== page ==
An H-Bridge allows you to control a motor so it can turn in either direction. It uses a combination of transistors to direct the follow of electricity through the motor depending on the open/closed states of the transistors.

In theory, the structure of the schematic looks like this, and can be made with basic switches:

When S1 and S4 are open (and S2 and S3 are closed), the motor turns in one direction. When S2 and S3 are open (and S1 and S1 are closed), the motor turns in the other direction.

Instead of manual switches, however, we need to use Transistors (MOSFETs in this case) so we can control the motor direction with our Arduinos.

In this diagram, there are four MOSFETs that have replaced the switches, but there are also Diodes inserted into the circuit. These purpose of these diodes is a little complicated, but the main purpose is to prevent short circuits when switching motor direction.

The PhysComp lab has ICs that have internal H-Bridges, the L293NE. ITP has great tutorial on how to use them.


Modular Circuit’s H-Bridges — the Basics

Project 01 — Drawbots


Make a wheeled robot that completes a challenge on a whiteboard table.


  • Solve a Maze
    • BONUS: draw the maze first
  • Draw an algorithmic pattern [A + J]
    • BONUS: make a multi-color marker changer
  • Keep the table clean of marks and debris
    • BONUS: do it with CV and an external camera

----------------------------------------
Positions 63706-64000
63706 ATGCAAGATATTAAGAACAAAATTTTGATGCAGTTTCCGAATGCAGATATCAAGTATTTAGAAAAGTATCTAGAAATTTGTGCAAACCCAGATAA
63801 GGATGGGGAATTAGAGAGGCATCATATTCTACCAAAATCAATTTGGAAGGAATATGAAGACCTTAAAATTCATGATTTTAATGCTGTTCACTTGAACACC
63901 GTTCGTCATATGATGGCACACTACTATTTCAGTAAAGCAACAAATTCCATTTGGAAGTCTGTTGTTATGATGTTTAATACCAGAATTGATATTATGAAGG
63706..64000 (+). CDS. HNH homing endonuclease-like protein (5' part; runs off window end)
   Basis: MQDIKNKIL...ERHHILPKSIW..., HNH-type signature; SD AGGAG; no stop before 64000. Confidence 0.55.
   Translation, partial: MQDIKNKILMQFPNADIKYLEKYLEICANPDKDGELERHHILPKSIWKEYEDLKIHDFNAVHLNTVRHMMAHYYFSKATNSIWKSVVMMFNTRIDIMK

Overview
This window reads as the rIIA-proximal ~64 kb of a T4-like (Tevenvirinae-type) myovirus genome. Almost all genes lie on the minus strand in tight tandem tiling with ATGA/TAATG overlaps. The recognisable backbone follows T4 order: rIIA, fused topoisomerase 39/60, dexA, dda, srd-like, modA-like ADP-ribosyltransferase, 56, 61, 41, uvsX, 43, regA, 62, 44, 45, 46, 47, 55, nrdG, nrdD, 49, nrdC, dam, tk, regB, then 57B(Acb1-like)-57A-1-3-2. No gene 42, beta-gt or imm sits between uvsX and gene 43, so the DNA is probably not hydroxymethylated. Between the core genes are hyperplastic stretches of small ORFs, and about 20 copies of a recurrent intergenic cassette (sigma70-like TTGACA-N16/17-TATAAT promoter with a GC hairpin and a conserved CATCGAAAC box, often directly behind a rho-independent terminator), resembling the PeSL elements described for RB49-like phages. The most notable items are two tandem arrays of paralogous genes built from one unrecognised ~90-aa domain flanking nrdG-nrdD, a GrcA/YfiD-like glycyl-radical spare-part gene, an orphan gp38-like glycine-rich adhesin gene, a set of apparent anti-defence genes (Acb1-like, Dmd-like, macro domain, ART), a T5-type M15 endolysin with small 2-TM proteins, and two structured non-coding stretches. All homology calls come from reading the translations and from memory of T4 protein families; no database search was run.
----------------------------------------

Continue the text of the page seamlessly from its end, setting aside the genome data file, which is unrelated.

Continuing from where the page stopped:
• Trace objects placed on the table [E + O]
    • BONUS: color them in when the object is removed
  • Battle Sumo Bots [Y + C]
    • BONUS: make them controllable by a phone/remote control
  • Draw a Clock
    • BONUS: make it a digital clock


You will design and build your own robots by utilizing distributed parts, materials in the classroom, and the IDeATe facilities. You will form teams of two to accomplish one of the above challenges. Some are more difficult than others, so choose carefully. For an extra challenge, try completing the BONUS for your challenge. You only have a couple of weeks, and a lot to learn, so the focus of your time should be on ideation, not perfection.   This project starts to build your skills in rapid prototyping, basic electronics, kinematics, and basic microcontroller programming.


  • How to program an Arduino
  • Basic Electronics
  • Motors



  • A robot (or robots) that complete the Challenge
  • Documentation
    • A well-documented Git repo of all your code on GitHub
    • Photos of your process work (take these throughout)
    • Photos of your robots both stationary and in action
    • A 30-second video of your robot completing the challenge

Welcome to Physical Computing Studio!

Welcome to the first day of PhysComp!

First things first, fill out this form for me, so I can gain a better understanding of everyone’s backgrounds, skills and desires.

Next, we’ll go over the Syllabus.

Then, we’ll go around and introduce ourselves (it’s a very small class, after all).

Finally, we’ll do a mini-project about getting our Arduinos up and running:

  • Find a sensor
  • Connect the sensor
  • Graph the output (if you have experience with Processing, do it in Max; if you have experience in Max, do it in Processing; if you have experience in both, do it in something else)